# Edit distances

#### June 27, 2024

## Comparing strings

String distances are a way to measure the similarity between two strings. They are useful in a variety of applications, such as spell checking, plagiarism detection, and DNA sequence alignment.

How do we compare two strings? We want a function that can take two strings and return a number that represents how similar they are. There are many ways to do this, and no one-size-fits-all solution. Here are a few common string distances:

### Jaccard similarity

One approach is to treat the strings as sets of characters and compare them using set operations. The Jaccard similarity is the size of the intersection divided by the size of the union of the two sets. This is a simple and fast way to compare strings, but it doesn't take into account the order of the characters, which is usually important.

### Hamming distance

One way to simplify the problem is to assume that the strings are the same length. Then one natural way to compare two strings is to count up the number of positions at which the corresponding characters are different. This is called the Hamming distance.

### Levenshtein distance

In practice, we often want to compare strings of different lengths. In that case, we need to allow for insertions and deletions. The Levenshtein distance is a measure of the similarity between two strings, defined as the minimum number of single-character edits (insertions, deletions, or substitutions) required to change one string into the other.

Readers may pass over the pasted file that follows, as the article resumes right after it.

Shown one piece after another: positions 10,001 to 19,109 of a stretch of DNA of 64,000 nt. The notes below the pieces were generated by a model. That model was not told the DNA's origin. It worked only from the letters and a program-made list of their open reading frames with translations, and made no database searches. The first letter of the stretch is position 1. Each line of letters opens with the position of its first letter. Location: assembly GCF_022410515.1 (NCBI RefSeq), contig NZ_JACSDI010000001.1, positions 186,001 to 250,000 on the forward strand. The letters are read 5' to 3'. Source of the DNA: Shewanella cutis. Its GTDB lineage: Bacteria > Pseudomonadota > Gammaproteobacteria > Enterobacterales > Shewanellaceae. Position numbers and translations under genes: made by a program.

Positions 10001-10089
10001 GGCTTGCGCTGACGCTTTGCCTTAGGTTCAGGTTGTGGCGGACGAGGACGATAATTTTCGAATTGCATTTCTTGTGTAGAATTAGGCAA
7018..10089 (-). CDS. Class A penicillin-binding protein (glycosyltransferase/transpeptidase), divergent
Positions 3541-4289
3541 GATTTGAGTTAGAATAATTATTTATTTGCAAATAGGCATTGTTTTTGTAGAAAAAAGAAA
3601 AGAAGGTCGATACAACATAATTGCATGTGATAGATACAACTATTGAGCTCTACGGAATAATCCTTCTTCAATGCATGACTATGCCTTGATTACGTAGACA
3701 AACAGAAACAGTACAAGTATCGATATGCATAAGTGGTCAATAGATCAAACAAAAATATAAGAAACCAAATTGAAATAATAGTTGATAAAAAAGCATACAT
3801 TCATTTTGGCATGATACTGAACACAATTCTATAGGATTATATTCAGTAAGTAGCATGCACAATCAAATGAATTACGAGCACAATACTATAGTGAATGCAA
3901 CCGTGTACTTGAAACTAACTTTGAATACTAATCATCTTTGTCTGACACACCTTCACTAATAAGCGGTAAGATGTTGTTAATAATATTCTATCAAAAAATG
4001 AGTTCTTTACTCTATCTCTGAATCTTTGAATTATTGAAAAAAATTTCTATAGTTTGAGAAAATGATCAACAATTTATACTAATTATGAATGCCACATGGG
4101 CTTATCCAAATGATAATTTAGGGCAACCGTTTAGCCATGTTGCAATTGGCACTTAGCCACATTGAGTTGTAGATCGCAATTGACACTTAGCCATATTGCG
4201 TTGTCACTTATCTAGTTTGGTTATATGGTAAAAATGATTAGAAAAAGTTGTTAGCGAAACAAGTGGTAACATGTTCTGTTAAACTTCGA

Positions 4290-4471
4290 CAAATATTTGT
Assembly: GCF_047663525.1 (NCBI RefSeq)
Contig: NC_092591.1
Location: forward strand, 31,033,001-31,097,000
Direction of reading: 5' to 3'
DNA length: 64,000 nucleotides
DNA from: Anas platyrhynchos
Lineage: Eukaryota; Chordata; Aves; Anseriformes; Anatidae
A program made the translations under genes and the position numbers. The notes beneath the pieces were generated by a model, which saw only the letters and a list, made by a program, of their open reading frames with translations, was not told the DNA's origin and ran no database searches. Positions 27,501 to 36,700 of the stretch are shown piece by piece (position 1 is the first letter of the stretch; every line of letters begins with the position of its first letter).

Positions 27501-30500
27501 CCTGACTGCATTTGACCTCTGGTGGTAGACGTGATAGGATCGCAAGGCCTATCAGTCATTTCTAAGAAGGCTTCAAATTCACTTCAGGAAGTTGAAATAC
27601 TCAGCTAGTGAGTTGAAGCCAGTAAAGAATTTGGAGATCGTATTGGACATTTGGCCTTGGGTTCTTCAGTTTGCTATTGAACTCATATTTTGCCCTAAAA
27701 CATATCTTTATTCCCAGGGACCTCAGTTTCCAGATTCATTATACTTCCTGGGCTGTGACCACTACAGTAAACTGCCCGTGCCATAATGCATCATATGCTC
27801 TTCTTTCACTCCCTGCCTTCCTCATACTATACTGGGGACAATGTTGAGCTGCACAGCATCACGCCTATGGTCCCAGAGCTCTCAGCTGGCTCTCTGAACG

### Longest common subsequence

But we can also compare strings by looking at the longest common subsequence. This is the longest sequence of characters that appear in the same order in both strings.

### q-gram distance

Another approach is to break the strings into q-grams (substrings of length q) and compare the sets of q-grams. This is called the q-gram distance.

### Damarau-Levenshtein distance

We can get fancier by allowing for transpositions, which often occur in spelling mistakes. That yields the Damareu-Levenshtein distance.

## Parameterized distances

All of these distances assume that substitutions, insertions, and deletions are equally costly. But in practice, we might want to assign different costs to these operations. For example, we might want to say that a substitution is more costly than an insertion or deletion. If we score each operation differently, then we need to generalize our distance metrics.

### Needleman-Wunsch

The Needleman-Wunsch algorithm is a generalization of the Levenshtein distance that allows for different costs for insertions, deletions, and substitutions. It is most commonly used in bioinformatics to align DNA sequences.

### Smith-Waterman

Needleman-Wunsch is great for global alignment (aligning the entire sequences), but what if we want to find local alignments (aligning only parts of the sequences)? The Smith-Waterman algorithm is a generalization of the Needleman-Wunsch algorithm that allows for local alignments.

The Needleman-Wunsch and Smith-Waterman algorithms also produce an **alignment**, which tells you where exactly the two strings match up. This can be useful for identifying similar regions in DNA sequences or finding similar words in a document.